Eric Brende accounts his year long experience living without a car, stove, refrigerator, running water and all other forms of what we might consider 'modern technology' with a Pennsylvania Anabaptist community even the Amish consider antiquated. He undertakes this living experiment along with his wife and child (who is conceived and born after he decides to undertake the project) as an adjunct to his graduate studies at M.I.T. The question he seeks to answer is "what is the least technology needed to achieve the most". I was drawn to this book as an artist and potter who is fully engaged and fascinated by Facebook and Instagram and innovation but also overwhelmed by the quality of life I am able to achieve given the quantity of choices of how to spend my finite amount of time. I love making pots because it engages me physically and emotionally in the doing while giving my thinking mind time to rest...until it's time to decide what to make next. I was also a philosophy major in college. What struck me about the book is that it made me think about what I consider "technology" in a different light. Before I might see the word 'technology' and think computers, hand held devices and the like. Brende encourages one to redefine 'technology' as tool making and the community he lives among is in fact very thoughtful about how to make the best tool to complete a job in the best manner in order to live the best life. Beyond this, the book is a nice human memoir that treats its subjects with respect and thoughtfulness.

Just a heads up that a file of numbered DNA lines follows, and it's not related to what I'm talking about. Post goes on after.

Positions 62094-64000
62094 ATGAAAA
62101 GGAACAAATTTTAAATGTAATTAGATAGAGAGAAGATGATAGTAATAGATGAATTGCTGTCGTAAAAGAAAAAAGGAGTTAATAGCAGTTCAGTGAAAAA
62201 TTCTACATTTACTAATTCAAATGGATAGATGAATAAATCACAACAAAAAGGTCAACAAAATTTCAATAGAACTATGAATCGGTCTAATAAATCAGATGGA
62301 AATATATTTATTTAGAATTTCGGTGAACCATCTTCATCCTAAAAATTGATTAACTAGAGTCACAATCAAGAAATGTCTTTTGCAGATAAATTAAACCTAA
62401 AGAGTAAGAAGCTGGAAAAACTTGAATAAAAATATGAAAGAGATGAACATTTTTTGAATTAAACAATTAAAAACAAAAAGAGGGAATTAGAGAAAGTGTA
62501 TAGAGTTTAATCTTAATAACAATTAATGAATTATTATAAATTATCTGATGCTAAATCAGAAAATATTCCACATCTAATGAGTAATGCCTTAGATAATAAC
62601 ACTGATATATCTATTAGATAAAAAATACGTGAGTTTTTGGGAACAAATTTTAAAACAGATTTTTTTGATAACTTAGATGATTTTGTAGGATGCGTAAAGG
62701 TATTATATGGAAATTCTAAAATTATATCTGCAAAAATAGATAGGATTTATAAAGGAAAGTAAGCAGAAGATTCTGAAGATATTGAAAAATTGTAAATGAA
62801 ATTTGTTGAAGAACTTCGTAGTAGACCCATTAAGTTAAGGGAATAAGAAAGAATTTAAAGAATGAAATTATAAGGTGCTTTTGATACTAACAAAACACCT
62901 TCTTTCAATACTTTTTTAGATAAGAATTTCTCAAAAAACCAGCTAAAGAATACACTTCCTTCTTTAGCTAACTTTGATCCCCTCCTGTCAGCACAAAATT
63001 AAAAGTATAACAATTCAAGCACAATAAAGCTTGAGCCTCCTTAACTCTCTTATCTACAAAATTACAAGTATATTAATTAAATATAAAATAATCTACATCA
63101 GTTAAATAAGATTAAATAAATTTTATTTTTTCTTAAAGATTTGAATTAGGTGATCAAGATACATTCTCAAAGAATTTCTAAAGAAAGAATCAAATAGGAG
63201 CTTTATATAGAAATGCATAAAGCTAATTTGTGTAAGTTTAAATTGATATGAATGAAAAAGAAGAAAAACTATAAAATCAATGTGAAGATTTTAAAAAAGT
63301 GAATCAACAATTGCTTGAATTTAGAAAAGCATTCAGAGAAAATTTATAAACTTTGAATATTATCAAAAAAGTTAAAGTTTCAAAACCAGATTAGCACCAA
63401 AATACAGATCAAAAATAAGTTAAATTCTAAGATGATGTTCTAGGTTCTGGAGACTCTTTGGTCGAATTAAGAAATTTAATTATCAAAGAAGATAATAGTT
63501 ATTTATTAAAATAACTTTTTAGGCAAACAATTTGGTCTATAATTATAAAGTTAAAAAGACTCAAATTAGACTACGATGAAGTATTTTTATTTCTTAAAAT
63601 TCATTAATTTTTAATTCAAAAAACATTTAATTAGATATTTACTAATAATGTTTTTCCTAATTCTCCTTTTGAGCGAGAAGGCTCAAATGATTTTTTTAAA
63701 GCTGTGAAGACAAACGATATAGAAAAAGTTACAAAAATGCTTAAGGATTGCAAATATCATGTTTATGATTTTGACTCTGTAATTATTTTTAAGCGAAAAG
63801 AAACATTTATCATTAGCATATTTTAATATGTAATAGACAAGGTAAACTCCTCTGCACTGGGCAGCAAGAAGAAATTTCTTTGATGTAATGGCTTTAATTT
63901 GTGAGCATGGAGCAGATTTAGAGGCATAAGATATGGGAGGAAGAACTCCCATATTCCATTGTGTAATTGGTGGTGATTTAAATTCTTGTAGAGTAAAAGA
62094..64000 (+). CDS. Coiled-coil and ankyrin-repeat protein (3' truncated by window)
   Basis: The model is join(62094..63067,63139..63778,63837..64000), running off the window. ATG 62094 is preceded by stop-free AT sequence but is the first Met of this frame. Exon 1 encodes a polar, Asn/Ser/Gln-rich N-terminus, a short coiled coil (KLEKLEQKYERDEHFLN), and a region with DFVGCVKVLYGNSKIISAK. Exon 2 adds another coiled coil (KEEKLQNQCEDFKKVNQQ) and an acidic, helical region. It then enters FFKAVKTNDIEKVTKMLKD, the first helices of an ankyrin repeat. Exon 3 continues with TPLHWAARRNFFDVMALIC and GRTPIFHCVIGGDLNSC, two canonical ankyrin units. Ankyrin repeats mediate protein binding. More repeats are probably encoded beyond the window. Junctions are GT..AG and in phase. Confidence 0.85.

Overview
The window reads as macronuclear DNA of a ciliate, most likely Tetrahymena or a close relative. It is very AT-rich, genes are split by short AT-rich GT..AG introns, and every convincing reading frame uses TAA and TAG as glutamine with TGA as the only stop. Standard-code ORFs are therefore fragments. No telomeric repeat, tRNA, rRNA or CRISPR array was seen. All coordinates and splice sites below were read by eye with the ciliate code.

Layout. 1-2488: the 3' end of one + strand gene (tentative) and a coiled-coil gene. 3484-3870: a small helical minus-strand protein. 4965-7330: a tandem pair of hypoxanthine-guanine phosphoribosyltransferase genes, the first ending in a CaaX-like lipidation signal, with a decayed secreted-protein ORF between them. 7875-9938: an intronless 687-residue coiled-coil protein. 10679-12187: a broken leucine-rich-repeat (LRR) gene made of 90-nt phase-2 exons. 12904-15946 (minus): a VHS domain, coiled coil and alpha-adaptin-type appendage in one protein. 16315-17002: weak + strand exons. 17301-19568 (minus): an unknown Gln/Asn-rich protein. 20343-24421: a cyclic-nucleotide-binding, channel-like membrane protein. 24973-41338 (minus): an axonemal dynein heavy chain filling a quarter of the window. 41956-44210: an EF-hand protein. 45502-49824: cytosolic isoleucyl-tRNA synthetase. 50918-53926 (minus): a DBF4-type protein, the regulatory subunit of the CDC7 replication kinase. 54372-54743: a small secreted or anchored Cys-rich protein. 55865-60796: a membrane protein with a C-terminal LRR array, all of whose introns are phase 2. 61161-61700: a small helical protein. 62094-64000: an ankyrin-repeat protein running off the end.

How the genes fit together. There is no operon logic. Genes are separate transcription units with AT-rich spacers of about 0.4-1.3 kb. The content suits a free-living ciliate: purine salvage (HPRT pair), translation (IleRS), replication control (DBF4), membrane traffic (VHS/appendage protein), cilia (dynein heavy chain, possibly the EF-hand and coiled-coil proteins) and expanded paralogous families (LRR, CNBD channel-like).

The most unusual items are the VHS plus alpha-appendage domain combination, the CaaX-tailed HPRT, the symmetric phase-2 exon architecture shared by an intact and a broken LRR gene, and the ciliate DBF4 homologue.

An MIT graduate working through an Institute program to study the effects of technology on society describes his year-long residence in a Mennonite-type community and recounts how his wife and he experienced reduced stress levels, weight loss, and overall life satisfaction throughout the course of their stay. Reader's Guide available. Reprint. 25,000 first printing.